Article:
It was also, though, a party to rally the voters aged 18 to 36. About 30 percent of that cohort voted in the 2000 presidential election, compared to about 50 percent of the general public. This was an MTV gig. And it had celebrities from across the spectrum.
"No group in America is so affected by the policies of this administration than young people because it's young people who are fighting and dying overseas in the war in Iraq," said Jerry Springer, jumping onstage and taking over the rhetorical reins as Dean wrapped up his speech.
The talk show host and former politician - dressed all in black - didn't have much trouble getting the attention of the crowd.
One saw him and excitedly nudged her friend: "Oh my God, it's Jerry!" A guy was no less impressed: "It's Jerry!" They all felt they know him.
Springer stood up and the crowd chants: "Jer-reee, Jer-reee, Jer-reee," in a low tone, swinging their arms.
Springer then asks for "two minutes of seriousness" and it is granted. Leaning forward, impassioned, shaking his right hand, he intoned: "It is middle America that needs help from the government. We need the public schools. We need the public transportation. We need the hope of the job."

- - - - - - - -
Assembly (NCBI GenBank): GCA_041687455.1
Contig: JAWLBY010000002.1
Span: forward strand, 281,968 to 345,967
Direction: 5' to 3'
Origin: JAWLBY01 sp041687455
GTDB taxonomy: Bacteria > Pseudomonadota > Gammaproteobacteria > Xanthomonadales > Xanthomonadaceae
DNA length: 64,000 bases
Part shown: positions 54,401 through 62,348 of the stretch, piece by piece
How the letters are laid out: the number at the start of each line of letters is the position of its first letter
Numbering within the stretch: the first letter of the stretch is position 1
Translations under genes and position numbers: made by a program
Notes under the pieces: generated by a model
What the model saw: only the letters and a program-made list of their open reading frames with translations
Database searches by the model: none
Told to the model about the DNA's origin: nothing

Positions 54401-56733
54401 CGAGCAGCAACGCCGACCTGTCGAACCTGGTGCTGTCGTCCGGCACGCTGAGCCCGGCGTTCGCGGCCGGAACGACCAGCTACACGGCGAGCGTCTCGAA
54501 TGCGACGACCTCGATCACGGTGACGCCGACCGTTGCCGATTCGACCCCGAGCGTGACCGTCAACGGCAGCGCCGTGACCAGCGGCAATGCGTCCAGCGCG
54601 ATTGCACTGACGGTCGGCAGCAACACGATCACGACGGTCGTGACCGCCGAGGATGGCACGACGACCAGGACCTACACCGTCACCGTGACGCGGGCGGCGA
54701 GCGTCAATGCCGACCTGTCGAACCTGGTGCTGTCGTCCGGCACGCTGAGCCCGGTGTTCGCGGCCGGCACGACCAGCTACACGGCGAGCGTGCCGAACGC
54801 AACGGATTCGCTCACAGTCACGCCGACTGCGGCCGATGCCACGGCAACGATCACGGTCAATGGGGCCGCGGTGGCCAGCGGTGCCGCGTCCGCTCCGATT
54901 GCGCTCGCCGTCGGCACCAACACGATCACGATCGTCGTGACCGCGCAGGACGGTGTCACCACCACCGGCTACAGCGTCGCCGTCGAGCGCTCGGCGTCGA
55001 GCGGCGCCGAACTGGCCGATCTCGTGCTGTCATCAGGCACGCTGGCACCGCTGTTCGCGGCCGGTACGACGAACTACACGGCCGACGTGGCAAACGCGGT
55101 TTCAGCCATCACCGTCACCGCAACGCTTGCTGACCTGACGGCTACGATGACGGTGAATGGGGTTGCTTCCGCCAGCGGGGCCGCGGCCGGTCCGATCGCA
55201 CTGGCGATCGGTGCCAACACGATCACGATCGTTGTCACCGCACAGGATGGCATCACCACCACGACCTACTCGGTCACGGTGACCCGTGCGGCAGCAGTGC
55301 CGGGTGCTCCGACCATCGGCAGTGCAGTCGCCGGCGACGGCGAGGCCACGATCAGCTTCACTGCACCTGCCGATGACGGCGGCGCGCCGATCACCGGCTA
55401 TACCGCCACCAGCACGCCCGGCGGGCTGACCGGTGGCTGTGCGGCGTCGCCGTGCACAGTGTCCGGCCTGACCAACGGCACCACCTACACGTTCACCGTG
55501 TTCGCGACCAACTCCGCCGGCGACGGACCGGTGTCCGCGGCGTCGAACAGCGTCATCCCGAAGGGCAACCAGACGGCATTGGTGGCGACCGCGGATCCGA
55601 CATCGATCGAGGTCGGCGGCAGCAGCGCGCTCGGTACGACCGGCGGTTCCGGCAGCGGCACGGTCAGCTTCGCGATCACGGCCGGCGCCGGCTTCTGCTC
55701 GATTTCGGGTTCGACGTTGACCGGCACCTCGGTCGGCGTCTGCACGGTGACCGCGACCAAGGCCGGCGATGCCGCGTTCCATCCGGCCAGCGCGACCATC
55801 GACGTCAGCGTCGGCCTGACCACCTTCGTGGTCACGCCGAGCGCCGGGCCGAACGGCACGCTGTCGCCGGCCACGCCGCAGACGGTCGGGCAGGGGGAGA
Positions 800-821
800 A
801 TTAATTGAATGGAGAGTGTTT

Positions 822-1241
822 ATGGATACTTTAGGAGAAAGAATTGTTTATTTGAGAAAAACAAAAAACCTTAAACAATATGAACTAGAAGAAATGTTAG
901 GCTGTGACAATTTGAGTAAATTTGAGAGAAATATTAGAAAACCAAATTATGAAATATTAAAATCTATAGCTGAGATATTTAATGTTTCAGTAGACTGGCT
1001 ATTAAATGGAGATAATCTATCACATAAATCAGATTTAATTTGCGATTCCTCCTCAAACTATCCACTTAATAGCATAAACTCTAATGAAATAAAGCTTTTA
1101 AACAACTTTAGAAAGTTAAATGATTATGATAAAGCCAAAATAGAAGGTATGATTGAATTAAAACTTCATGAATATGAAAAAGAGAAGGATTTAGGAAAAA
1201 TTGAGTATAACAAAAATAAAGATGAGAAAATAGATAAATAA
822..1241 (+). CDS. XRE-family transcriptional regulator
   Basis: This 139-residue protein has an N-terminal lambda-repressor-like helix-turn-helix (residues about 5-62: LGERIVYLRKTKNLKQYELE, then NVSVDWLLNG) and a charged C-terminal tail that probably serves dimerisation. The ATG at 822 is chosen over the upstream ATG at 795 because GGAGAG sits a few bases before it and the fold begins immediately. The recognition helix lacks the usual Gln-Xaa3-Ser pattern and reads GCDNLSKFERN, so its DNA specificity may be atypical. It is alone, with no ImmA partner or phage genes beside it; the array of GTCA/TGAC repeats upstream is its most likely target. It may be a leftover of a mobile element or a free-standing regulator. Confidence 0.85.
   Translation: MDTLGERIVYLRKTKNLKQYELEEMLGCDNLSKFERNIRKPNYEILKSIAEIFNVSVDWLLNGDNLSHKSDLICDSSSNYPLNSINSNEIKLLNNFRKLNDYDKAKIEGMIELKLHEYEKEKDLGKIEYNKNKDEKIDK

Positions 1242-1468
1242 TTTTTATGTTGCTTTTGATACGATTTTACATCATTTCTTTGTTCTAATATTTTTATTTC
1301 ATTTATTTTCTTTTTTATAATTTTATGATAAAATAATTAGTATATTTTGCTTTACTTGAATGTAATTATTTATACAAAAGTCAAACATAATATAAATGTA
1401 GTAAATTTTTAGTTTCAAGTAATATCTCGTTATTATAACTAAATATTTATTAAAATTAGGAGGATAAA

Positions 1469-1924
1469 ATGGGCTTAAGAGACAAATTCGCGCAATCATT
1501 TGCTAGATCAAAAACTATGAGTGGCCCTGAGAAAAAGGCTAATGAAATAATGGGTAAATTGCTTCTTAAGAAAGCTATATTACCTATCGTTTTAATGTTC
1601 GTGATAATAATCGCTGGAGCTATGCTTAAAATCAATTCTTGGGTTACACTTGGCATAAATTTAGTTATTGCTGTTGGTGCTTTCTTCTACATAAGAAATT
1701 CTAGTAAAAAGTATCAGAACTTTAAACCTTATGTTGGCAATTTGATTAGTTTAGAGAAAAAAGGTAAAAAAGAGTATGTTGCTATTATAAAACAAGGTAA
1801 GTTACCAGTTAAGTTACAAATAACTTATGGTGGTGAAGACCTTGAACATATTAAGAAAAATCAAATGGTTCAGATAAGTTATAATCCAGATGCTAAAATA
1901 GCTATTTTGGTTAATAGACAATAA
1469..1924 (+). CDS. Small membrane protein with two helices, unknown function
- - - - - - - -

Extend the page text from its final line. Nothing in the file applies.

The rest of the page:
"It's young people who can't afford to go to college anymore. They are settling for a two-year college or maybe no college at all," said Springer. "It is young people that are finding an economy that doesn't have jobs anymore. So the only way we are going to change that is if they go out and express their interests and then we will have a different result in the election."
It was vintage political Springer (a former Cincinnati mayor) and vintage Democrat as well. He laid out the argument for "big government."